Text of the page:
Universal health care program approved in San Francisco
Healthy San Francisco was approved in 2006 to provide access to health care services at city clinics and public hospitals for the city's uninsured residents. The program requires private companies with at least 20 employees and not-for-profit groups with at least 50 employees to either provide health care benefits to workers at a cost that meets minimum spending levels or help cover the cost of Healthy San Francisco.
Employers represented by the Golden Gate Restaurant Association filed a lawsuit against the city claiming that the program violated the federal Employee Retirement Income Security Act, which preempts certain state and local governments requirements regarding employer-sponsored benefits, according to a report in the Los Angeles Times. The Bush administration in April filed arguments in the lawsuit, stating that the ordinance that created Healthy San Francisco was invalid and would create "a potentially bewildering and conflicting array of mandates."
In the ruling, the judges found that, "The spending requirements do not establish a ERISA plan." According to the Associated Press, the panel "stressed that it was not ruling on the wisdom of the plan, but only the legality of the mandatory employer fees" under ERISA. In the court's opinion Judge William Fletcher wrote, "We are asked only to decide whether ERISA pre-empts the employer spending requirements," adding, "We hold that it does not."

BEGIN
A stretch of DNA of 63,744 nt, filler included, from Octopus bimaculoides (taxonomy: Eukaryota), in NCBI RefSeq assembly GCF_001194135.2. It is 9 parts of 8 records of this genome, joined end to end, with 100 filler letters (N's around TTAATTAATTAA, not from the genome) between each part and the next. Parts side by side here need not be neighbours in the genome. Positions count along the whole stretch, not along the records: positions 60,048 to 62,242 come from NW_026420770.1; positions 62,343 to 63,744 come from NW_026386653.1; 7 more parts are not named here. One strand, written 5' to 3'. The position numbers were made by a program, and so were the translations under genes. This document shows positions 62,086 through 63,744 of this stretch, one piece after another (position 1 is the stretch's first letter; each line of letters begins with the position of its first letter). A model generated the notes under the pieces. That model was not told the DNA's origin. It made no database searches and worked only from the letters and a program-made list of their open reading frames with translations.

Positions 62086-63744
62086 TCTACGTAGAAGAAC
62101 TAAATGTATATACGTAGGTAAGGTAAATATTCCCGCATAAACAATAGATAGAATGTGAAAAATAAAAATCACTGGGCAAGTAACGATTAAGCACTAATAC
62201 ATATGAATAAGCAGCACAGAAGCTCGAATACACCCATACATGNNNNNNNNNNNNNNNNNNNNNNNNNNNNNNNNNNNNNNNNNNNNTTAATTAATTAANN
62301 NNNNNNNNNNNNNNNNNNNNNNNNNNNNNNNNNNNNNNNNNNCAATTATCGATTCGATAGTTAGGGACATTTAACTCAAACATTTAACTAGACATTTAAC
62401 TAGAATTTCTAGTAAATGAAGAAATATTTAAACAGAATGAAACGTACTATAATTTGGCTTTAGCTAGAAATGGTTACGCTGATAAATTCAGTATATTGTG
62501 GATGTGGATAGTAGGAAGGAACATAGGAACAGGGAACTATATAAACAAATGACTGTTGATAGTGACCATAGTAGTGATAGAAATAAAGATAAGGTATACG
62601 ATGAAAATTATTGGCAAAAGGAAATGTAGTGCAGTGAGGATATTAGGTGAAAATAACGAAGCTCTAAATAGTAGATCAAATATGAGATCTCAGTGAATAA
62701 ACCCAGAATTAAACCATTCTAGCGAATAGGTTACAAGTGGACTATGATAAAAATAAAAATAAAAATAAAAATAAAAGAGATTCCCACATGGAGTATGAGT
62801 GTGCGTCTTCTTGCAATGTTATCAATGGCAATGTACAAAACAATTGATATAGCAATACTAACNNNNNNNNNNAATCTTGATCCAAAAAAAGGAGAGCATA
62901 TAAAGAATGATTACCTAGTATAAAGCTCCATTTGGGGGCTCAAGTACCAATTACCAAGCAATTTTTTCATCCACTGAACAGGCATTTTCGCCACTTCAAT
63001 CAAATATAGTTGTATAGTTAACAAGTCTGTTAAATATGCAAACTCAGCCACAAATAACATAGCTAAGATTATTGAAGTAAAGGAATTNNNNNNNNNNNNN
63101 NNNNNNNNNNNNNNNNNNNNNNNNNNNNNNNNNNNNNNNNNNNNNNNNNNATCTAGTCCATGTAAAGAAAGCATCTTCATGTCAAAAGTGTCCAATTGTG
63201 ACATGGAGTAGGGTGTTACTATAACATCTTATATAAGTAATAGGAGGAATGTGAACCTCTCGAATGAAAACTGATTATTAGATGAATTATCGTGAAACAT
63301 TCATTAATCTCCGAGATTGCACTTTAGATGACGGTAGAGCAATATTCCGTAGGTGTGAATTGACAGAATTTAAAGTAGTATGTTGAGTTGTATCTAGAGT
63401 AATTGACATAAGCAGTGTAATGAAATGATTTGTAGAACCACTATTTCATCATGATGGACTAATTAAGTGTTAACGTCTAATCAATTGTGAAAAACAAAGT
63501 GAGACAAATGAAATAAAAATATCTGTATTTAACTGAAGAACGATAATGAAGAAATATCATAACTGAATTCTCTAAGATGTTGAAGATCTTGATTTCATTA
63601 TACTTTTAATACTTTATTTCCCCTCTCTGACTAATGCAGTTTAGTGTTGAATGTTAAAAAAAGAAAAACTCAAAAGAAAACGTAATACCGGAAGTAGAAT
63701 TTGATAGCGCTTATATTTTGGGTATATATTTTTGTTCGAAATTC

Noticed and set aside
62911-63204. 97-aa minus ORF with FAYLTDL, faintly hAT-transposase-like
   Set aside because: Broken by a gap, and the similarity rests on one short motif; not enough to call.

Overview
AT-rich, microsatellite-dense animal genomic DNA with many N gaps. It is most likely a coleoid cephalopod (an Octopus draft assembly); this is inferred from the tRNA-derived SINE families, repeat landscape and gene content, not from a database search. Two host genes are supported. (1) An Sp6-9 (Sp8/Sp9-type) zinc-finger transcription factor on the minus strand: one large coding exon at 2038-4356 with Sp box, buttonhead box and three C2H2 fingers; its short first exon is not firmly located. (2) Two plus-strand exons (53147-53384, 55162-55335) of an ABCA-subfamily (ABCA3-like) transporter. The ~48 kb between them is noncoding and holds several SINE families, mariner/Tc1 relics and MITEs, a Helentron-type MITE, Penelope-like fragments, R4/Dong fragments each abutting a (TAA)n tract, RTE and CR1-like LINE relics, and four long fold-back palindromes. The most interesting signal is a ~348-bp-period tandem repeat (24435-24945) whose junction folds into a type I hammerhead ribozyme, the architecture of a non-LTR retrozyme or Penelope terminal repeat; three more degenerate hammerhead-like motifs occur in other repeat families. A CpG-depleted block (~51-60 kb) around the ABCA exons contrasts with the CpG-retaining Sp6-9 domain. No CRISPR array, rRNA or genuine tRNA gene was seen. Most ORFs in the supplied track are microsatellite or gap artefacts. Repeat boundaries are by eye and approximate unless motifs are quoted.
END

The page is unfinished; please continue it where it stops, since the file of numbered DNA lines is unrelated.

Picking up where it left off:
"The decision by the U.S. Ninth Circuit Court of Appeals threatens to erode the essential federal framework for employer-sponsored health plans," said American Benefits Council President James A. Klein regarding the Golden Gate Restaurant Association v. City and County of San Francisco ruling.
For more than 30 years, America's voluntary employer-sponsored health care system has relied upon the federal standards provided by the Employee Retirement Income Security Act of 1974 (ERISA). "The 'pay or play' mandate at the center of the San Francisco case directly threatens continuation of these plans, particularly for large, multi-state companies that rely on a uniform set of rules," Klein said.
"This decision opens the floodgates to every state and locality seeking to develop its own version of health reform, creating an impossible environment for major employers — and the millions of American workers who value their employer-sponsored health plans."
The American Benefits Council is the national trade association for companies concerned about federal legislation and regulations affecting all aspects of the employee benefits system. The Council's members represent the entire spectrum of the private employee benefits community and either sponsor directly or administer retirement and health plans covering more than 100 million Americans.